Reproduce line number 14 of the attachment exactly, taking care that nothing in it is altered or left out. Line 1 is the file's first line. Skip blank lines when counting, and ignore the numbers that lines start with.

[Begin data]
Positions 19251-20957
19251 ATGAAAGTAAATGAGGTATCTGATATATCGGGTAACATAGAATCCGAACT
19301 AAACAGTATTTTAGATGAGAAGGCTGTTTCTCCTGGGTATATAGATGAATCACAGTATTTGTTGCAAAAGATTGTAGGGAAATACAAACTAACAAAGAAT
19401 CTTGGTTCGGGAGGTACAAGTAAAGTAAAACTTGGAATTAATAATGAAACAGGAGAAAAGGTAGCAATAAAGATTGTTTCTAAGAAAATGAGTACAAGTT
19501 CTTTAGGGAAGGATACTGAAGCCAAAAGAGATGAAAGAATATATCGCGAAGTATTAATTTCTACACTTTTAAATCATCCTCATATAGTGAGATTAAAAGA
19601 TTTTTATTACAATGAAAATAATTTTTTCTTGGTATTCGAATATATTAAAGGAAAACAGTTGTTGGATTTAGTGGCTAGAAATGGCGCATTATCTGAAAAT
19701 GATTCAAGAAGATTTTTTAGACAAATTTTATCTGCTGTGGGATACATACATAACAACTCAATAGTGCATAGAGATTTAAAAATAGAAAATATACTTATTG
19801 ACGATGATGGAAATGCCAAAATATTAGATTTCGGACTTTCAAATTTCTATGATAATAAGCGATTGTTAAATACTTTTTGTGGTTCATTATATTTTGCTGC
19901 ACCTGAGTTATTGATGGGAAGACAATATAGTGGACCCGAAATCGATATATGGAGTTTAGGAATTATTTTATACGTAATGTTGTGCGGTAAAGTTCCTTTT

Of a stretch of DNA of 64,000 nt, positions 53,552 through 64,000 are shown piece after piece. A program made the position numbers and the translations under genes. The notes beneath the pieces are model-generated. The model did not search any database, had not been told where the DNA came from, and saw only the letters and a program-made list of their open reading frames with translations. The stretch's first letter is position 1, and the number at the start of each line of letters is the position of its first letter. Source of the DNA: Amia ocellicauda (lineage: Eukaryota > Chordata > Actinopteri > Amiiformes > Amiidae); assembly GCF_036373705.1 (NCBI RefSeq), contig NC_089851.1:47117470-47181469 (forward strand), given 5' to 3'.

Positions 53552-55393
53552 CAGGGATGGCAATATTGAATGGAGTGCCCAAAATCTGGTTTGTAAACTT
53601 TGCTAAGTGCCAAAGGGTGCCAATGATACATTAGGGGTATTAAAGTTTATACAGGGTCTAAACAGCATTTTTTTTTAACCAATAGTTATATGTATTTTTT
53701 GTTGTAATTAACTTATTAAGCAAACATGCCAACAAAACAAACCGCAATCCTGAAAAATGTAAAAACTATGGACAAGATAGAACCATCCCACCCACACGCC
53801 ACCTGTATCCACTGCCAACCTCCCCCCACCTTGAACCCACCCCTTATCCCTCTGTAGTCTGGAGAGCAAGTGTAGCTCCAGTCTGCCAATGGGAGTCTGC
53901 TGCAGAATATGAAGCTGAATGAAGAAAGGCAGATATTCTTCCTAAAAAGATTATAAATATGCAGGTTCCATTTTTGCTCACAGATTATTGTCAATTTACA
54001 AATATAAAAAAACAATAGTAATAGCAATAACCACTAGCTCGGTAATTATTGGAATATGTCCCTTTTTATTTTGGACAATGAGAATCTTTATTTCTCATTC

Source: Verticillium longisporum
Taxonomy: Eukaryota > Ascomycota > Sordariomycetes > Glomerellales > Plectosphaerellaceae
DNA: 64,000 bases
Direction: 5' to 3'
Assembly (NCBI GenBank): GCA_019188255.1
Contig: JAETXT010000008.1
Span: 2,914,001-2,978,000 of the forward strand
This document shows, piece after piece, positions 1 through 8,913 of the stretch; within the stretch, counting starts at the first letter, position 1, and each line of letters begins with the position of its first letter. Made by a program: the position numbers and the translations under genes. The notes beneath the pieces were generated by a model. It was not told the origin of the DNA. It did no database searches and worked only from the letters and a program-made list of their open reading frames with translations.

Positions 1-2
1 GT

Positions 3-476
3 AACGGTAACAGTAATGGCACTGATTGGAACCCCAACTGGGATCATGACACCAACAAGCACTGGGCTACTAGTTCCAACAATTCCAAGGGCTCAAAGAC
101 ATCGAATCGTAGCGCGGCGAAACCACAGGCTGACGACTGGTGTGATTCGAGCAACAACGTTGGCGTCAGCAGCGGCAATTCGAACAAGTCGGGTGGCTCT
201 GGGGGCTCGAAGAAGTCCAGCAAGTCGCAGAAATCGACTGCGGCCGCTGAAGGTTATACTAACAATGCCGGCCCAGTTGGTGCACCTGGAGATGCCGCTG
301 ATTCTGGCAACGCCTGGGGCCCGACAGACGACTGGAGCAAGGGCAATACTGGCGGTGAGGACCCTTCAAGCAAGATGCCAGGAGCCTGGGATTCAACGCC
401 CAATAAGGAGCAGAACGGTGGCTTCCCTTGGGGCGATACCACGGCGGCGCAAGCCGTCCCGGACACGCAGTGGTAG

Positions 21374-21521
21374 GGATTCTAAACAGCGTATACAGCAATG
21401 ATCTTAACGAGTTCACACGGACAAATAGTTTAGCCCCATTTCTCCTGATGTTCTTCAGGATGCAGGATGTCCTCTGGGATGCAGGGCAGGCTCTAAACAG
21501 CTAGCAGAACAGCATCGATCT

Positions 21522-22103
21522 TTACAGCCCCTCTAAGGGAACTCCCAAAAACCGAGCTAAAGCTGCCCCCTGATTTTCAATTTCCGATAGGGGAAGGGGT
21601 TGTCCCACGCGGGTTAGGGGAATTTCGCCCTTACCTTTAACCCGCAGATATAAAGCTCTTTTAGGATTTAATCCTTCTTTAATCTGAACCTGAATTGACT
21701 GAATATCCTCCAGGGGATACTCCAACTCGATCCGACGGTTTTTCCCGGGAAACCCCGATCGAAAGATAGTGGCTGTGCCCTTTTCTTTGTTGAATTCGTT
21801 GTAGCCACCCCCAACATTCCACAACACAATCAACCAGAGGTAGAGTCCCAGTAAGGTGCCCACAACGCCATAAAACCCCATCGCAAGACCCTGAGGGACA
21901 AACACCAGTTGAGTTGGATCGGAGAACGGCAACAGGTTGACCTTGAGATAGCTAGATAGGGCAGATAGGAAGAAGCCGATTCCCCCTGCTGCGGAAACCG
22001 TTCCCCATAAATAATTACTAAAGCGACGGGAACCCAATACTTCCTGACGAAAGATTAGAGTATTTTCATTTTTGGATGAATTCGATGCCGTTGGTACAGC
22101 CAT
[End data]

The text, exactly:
53701 GTTGTAATTAACTTATTAAGCAAACATGCCAACAAAACAAACCGCAATCCTGAAAAATGTAAAAACTATGGACAAGATAGAACCATCCCACCCACACGCC